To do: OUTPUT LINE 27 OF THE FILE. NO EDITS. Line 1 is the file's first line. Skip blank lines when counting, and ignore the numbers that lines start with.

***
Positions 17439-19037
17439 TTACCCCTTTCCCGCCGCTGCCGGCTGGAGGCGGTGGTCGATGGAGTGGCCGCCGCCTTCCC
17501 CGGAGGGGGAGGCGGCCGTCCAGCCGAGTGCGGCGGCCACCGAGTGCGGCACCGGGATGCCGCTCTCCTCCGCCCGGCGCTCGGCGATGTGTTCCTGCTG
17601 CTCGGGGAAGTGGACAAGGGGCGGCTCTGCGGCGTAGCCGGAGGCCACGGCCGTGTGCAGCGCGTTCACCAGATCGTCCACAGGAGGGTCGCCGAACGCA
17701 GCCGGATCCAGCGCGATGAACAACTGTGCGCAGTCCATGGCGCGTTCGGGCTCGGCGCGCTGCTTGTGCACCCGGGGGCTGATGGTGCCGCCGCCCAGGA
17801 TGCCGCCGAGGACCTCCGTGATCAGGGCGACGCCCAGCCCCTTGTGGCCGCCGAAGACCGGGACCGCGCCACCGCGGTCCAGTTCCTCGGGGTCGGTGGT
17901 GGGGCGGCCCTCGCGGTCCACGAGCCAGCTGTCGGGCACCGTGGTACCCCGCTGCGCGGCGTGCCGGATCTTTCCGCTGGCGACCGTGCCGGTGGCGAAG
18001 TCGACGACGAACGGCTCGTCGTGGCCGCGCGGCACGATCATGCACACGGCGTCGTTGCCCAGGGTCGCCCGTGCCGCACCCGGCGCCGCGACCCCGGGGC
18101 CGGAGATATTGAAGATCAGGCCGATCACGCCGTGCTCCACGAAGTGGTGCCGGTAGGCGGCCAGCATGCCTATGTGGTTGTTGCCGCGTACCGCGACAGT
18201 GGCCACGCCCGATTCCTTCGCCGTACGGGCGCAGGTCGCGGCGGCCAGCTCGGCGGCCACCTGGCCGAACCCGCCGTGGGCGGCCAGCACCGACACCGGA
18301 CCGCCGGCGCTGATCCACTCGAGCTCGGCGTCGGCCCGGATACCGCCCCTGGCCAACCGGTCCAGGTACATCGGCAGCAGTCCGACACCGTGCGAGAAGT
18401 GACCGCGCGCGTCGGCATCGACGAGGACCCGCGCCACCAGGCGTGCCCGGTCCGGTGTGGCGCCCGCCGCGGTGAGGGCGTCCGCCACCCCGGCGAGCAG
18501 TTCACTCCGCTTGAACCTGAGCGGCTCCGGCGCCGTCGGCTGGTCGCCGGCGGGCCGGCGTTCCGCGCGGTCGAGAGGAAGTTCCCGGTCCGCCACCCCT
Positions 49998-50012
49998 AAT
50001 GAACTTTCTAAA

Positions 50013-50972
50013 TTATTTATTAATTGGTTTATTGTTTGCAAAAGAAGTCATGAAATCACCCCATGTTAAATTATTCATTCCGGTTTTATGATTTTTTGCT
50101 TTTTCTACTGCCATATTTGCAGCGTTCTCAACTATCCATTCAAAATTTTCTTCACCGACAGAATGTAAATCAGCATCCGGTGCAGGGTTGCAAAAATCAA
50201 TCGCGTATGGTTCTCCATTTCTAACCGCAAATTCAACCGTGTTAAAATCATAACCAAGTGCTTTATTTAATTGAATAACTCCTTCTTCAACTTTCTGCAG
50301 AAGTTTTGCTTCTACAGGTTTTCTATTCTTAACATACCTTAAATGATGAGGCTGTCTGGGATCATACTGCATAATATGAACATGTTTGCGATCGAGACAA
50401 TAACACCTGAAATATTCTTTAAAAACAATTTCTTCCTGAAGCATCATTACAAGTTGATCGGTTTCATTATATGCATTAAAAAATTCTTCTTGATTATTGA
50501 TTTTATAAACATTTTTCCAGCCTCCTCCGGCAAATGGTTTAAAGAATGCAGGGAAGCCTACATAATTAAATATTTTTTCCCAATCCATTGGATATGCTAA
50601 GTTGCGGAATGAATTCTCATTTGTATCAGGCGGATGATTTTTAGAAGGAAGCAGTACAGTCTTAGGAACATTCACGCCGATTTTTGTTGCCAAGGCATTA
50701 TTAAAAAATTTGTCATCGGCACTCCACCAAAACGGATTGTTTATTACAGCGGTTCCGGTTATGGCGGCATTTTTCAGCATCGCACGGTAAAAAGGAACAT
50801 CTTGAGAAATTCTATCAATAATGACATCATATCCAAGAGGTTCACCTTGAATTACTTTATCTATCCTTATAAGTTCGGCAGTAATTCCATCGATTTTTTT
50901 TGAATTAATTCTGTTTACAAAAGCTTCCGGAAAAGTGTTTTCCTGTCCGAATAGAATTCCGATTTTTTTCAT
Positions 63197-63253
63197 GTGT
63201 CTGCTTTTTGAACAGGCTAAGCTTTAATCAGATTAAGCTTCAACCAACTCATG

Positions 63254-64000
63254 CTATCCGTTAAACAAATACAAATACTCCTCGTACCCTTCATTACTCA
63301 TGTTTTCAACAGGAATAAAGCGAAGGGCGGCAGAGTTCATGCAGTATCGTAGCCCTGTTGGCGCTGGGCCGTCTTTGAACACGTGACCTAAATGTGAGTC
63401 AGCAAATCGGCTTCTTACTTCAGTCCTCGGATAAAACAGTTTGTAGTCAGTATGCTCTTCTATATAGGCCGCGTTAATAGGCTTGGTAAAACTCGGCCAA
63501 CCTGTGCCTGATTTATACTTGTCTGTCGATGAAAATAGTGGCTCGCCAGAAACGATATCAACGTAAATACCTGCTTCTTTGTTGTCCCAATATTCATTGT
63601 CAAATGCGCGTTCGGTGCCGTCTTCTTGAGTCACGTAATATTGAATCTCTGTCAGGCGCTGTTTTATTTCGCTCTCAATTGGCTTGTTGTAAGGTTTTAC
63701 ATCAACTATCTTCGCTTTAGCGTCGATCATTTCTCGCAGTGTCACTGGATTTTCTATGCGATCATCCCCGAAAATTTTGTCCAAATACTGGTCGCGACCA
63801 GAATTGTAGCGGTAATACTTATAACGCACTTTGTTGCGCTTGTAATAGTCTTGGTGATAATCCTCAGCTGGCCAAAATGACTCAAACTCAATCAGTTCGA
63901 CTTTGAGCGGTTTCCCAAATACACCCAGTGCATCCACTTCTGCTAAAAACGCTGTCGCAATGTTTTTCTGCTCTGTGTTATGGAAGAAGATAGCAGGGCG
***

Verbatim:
50901 TGAATTAATTCTGTTTACAAAAGCTTCCGGAAAAGTGTTTTCCTGTCCGAATAGAATTCCGATTTTTTTCAT